Ah that's interesting Tilly. Overall I think the whole book is rather self-indulgent for the author: having Cal sat about in Berlin for no good reason other than that's where author is (don't really buy the 'divided city' thing - it's true, but author doesn't use it in any way), and spending pages and pages telling us about his research in to genetics, Greek-American history, Detroit in the 60s.
Although it was suggested that the brother had feelings for a while (the way he sought prostitutes and thought of his sister), I do think their relationship only progressed to marriage because of their exile. As Carrie said, they created their own truth because the situation allowed them to. Had they stayed at home, I think the tension may have led to a sexual relationship but perhaps not an enduring one.
stirlingstar - you're totally right about the pace of the book. I also felt the final chapters were very rushed and that Cal didn't really deal with his father's death at all. As readers, Cal has encouraged us to relate to his father and yet he just seems to throw in his death, with the bizarre death sequence, at the end.
I didn't realise so much of his own background features in the book, makes sense really as it's easier to write rather than research a whole new area. Interesting that in the interview he says Cal looks like him too.
Has anyone read his other book The Virgin Suicides? Interested to know what that's like. I'm sure it was a film / serialised on TV.
I think that Berlin is rather self-indulgent as a setting but perhaps the Greek/American history/immigrant story is utilised a bit more - it does reflect the theme of being an outsider, of finding your way in society and gradually finding your place within it. If anything, I found the references to Greek literature more heavy-handed.
Yes yes, we get it - there's incest and hermaphroditism in Greek mythology and you know a lot about it and can write as though you are a Greek chorus - but it didn't really add anything to Cal's story or encourage the reader to consider the important themes in more depth.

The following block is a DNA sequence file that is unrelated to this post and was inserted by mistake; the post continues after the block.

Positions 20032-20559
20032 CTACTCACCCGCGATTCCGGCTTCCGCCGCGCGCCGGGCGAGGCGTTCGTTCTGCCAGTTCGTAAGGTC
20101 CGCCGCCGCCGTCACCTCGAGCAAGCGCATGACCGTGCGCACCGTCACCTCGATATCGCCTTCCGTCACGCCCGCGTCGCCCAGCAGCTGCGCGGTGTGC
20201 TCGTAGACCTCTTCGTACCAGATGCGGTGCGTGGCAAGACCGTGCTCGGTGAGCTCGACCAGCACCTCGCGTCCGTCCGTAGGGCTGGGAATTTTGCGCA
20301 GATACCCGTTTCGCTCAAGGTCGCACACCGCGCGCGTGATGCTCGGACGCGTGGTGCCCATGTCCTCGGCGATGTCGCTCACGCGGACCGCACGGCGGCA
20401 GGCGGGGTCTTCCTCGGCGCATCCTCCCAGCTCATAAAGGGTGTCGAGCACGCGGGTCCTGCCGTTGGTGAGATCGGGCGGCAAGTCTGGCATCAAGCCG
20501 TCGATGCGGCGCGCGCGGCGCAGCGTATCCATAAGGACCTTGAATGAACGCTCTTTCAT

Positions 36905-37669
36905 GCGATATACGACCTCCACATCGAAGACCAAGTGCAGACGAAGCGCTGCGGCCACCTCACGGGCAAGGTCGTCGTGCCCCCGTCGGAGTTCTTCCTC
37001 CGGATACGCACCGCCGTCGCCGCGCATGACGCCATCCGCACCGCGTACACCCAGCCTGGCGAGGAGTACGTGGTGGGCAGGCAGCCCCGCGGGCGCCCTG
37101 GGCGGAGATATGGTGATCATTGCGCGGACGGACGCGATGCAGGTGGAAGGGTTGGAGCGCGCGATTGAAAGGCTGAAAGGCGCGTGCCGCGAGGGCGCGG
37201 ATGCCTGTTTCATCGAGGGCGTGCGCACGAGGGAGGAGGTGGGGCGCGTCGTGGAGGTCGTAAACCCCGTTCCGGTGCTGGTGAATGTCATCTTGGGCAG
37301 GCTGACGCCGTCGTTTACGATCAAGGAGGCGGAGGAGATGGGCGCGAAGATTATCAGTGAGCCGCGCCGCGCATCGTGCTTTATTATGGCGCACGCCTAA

Anyone else want to know how someone who dropped out of school at 14 ended up in the job he was in? I would have been happy to read another 100 pages (having come this far) to bring cal's story up to date, as it were.
The Virgin Suicides is absolutely ace. Quite, quite different to this book (although I did enjoy this too) - it is relatively short, very economical, perfectly formed. It is as if everything is done in miniature, and it is so unusually narrated (the narrator is a group of boys who become obsessed by the sisters who are committing suicide - they are like an Ancient Greek chorus). It is a very bizarre, melancholy sort of story and yet doesn't come across as sad or freaky. I would definitely give it a try. It is a one-off, there is nothing like it.
I think Eugenides is still extremely talented and clever, even with the bagginess of the book and the rushed ending (which I agree, doesn't ring true and leaves you cheated). I was wondering if the editor tried to cut parts down and he refused, or if they didn't try.
Another half way through person here - I tried SO hard and didnt make it - the tenderness of the relationships I loved and actually the descriptive narratives too (although without them I may have finished it by now!) I am looking forward to the rest, must persevere...although May could be interesting and may get caught up in something else, thanks Tilly
I can just about manage the Mumsnet book of the month - other than that don't really have a to-read list! But really enjoying the book club and someone else choosing a book that I otherwise wouldn't read - and have so far enjoyed them all so well done Tilly and thanks all for voting and taking part.
Dh home and dinner ready so will sign off - but thanks again for tonight and see you next month